I finished. The swim went well in terms of time, but the washing machine did a number on my back. I was three minutes off my pool pace, which I was happy with considering the congestion and the fact that I swam past the buoy because of the morning glare. A head wind compounded the back issues, and I stopped three or four times to stretch my back and my aching feet. In fact, the wind switched direction as I neared the end of the out portion of the second lap, the wind turned. The run was a death march. I ran/hobbled, walked between half and 2/3 of the run - it's all kind of a blur. I know I walked the last 1/3 with someone I met on course - Alfredo from Miami. We initially started running together, then he gave up on running and I didn't have the mental energy left to achieve escape velocity, so we walked until just before the finish when one of his friends caught up. I'm not happy with my time. In fact, I'm pretty disappointed with my mental showing on the run. I could have and should have walked many of the portions of the run that I walked, but I was mentally hammered and so I didn't have it to push. A more complete version will follow. I need to sort out how I feel about the whole thing.
Thursday, November 20, 2008
While my law school class wasn't particularly close as a class, I met a couple of my favorite people while in law school. Jim is one of those people. The first day of orientation we found ourselves in the same orientation group. One of the first things we did was tell the group why we decided to attend law school. After several of the standard BS answers - I want fight injustice, I want to provide a voice for the voiceless, etc., etc., it was Jim's turn. He responded frankly, "I'm a sociology major, so when I graduated I had to choose between folding shirts at the Gap and law school. So, here I am." We've been friends since. Jim also said one of the funniest things I heard in law school. We were sitting in a classroom during our second or third year, waiting for the professor. One our classmates came in and sat down on the other side of the room. It was clear that she'd recently had a hair cut. Her hair wasn't at all even, especially in front. I looked at her, puzzling over her new look when Jim leaned over and whispered, "It looks like somebody got a hold of the scissors," just as the professor was getting ready to start class. The combination of the chuckles and the effort to hold it back had tears running down my face for a good while. Good times.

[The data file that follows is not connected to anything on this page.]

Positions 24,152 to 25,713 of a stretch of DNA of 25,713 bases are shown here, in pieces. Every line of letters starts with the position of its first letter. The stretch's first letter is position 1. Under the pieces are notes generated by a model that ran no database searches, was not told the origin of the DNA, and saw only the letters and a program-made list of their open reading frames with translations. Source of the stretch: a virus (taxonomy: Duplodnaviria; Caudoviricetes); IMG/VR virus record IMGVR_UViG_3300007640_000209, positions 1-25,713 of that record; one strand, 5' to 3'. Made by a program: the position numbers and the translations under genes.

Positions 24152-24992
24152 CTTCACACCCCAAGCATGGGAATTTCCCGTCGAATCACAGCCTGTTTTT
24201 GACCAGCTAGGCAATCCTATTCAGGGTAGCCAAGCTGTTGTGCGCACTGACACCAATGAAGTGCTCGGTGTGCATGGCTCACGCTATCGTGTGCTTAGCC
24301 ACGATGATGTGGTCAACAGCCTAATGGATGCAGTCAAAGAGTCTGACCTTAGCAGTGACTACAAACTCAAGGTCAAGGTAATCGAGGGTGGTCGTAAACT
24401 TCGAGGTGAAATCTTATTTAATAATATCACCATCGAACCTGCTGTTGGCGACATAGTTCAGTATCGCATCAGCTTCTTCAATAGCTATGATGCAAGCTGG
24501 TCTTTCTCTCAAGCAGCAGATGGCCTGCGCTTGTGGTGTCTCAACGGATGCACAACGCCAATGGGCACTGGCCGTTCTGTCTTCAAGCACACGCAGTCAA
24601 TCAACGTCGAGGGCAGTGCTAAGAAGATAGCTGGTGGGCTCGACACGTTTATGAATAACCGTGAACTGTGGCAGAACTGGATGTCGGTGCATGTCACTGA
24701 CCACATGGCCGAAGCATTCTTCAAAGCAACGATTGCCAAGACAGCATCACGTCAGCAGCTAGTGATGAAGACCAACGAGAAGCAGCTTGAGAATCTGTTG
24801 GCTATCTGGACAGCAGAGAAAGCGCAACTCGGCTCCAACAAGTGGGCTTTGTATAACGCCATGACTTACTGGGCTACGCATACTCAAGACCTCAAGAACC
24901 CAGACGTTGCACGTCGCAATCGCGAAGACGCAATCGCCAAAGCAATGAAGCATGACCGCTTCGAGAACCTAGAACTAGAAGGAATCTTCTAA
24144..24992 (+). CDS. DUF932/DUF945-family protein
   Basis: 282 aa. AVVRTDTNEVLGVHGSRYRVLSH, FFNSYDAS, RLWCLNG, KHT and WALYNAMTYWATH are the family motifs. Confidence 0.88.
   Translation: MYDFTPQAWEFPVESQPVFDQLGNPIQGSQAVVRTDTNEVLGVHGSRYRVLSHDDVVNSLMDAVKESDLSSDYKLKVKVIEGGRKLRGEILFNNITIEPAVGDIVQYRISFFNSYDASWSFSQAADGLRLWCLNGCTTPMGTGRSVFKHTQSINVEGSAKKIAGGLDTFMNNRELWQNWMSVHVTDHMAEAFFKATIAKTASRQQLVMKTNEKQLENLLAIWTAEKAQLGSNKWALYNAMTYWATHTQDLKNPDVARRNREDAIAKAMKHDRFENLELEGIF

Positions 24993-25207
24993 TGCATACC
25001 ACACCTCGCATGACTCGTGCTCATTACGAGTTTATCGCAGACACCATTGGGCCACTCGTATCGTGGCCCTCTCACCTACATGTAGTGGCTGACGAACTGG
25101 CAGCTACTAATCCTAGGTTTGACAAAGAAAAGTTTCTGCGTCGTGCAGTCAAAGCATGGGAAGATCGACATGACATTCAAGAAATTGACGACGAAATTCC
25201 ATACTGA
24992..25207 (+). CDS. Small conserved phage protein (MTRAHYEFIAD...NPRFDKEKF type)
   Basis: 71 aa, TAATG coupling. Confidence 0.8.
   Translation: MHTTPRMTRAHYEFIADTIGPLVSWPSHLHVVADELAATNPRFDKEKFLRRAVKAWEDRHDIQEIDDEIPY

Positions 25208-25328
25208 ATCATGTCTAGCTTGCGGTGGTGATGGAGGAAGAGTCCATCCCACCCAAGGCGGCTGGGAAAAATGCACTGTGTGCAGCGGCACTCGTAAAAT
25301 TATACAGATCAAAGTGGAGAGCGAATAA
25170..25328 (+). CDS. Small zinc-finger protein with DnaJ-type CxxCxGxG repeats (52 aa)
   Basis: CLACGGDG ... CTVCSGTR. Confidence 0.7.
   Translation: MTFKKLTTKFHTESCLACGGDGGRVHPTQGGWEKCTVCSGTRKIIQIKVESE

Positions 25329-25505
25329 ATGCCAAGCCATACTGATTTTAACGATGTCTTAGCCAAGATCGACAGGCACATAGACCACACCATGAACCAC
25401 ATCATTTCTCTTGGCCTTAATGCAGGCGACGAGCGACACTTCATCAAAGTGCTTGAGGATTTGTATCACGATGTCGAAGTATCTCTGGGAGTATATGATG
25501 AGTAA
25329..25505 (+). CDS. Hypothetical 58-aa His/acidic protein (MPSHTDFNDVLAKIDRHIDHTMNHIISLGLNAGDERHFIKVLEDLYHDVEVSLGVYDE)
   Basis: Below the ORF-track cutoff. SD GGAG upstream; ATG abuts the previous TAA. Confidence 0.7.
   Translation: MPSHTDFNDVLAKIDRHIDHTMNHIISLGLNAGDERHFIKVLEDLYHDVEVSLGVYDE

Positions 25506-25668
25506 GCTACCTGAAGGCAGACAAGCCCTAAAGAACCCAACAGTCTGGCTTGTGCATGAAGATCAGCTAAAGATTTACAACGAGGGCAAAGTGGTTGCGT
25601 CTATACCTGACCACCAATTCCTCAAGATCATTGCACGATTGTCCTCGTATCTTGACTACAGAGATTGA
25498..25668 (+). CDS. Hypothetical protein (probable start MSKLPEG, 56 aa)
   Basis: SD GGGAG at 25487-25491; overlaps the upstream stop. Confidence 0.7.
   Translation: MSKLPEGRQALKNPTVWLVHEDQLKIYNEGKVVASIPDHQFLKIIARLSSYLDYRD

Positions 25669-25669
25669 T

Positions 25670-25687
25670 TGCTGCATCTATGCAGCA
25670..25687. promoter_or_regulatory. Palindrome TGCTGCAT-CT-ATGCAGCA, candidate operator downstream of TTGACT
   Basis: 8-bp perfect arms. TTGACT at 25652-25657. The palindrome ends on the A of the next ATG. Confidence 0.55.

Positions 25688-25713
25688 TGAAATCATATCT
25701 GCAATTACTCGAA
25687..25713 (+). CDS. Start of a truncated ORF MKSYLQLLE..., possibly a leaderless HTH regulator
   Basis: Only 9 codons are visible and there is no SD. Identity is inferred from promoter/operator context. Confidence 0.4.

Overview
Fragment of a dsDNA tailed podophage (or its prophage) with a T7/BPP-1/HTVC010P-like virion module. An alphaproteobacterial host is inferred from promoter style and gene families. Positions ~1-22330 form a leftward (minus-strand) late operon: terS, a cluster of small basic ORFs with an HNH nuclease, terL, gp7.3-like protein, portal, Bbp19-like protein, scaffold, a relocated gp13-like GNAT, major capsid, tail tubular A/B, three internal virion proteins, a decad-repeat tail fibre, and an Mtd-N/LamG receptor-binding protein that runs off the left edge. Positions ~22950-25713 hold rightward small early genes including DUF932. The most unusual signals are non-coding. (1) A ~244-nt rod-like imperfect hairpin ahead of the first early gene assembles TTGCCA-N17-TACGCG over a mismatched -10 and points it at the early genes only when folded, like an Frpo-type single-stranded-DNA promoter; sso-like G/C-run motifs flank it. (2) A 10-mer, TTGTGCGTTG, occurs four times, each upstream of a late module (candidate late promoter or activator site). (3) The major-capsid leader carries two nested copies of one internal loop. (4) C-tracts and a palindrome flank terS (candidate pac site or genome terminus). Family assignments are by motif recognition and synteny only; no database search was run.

Wednesday, November 19, 2008
From time to time, I find myself getting hung up on insigificant details. Nowadays, I know that it's irrational. However, that doesn't stop me from getting hung up and fixating on the thing in question until I get it resolved. For example, once in high school I went with some friends on a one day shopping trip to a nearby town. On the way back I spilled grape juice on my favorite shirt. For some reason, I got it in my head that I needed to wash it immediately. I insisted to the point that we stopped halfway back and washed the shirt. This in spite of the fact that a girl I was sweet on was in the car and thought I was nuts. I know I've got issues - I'm trying to work through them. Last night I found myself hung up on my shoe situation for this weekend. Long ago, I chose my gear setup and had planned to stick with it. Then, last night I couldn't remember how long I've had the shoes I had planned to use. I set about to find out by tracking receipts. No luck. I decided I needed shoes whose cushioning I could not question. New shoes just like the ones I have now were the answer. I felt like I needed to get those shoes last night. So I called around and found that a spot in Sandy had some. We loaded up the kids and drove up there, arriving ten minutes before the closed. The thing is, I could have just as easily waited until today to pick them up. Yup, I'm kind of a psycho.
Friday, November 14, 2008